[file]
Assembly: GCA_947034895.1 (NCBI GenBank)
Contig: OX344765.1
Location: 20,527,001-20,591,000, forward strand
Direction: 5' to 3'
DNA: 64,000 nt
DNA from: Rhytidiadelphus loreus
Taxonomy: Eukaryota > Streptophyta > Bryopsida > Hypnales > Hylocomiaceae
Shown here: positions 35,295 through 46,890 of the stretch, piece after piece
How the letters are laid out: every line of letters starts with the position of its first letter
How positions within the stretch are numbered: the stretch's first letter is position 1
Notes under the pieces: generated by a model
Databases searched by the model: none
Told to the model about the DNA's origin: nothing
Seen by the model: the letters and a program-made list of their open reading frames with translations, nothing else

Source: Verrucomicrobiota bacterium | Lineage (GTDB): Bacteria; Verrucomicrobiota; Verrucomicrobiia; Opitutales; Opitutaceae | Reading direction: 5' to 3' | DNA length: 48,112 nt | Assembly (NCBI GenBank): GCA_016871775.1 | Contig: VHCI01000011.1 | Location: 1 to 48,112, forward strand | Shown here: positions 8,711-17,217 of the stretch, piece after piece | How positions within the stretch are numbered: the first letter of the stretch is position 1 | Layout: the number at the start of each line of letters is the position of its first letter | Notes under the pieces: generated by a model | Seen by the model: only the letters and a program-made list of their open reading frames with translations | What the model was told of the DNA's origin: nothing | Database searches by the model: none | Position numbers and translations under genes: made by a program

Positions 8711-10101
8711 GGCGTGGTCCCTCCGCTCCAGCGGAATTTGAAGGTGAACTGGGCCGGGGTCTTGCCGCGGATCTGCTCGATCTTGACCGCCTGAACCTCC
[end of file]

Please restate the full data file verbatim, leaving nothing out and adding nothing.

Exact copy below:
Assembly: GCA_947034895.1 (NCBI GenBank)
Contig: OX344765.1
Location: 20,527,001-20,591,000, forward strand
Direction: 5' to 3'
DNA: 64,000 nt
DNA from: Rhytidiadelphus loreus
Taxonomy: Eukaryota > Streptophyta > Bryopsida > Hypnales > Hylocomiaceae
Shown here: positions 35,295 through 46,890 of the stretch, piece after piece
How the letters are laid out: every line of letters starts with the position of its first letter
How positions within the stretch are numbered: the stretch's first letter is position 1
Notes under the pieces: generated by a model
Databases searched by the model: none
Told to the model about the DNA's origin: nothing
Seen by the model: the letters and a program-made list of their open reading frames with translations, nothing else

Source: Verrucomicrobiota bacterium | Lineage (GTDB): Bacteria; Verrucomicrobiota; Verrucomicrobiia; Opitutales; Opitutaceae | Reading direction: 5' to 3' | DNA length: 48,112 nt | Assembly (NCBI GenBank): GCA_016871775.1 | Contig: VHCI01000011.1 | Location: 1 to 48,112, forward strand | Shown here: positions 8,711-17,217 of the stretch, piece after piece | How positions within the stretch are numbered: the first letter of the stretch is position 1 | Layout: the number at the start of each line of letters is the position of its first letter | Notes under the pieces: generated by a model | Seen by the model: only the letters and a program-made list of their open reading frames with translations | What the model was told of the DNA's origin: nothing | Database searches by the model: none | Position numbers and translations under genes: made by a program

Positions 8711-10101
8711 GGCGTGGTCCCTCCGCTCCAGCGGAATTTGAAGGTGAACTGGGCCGGGGTCTTGCCGCGGATCTGCTCGATCTTGACCGCCTGAACCTCC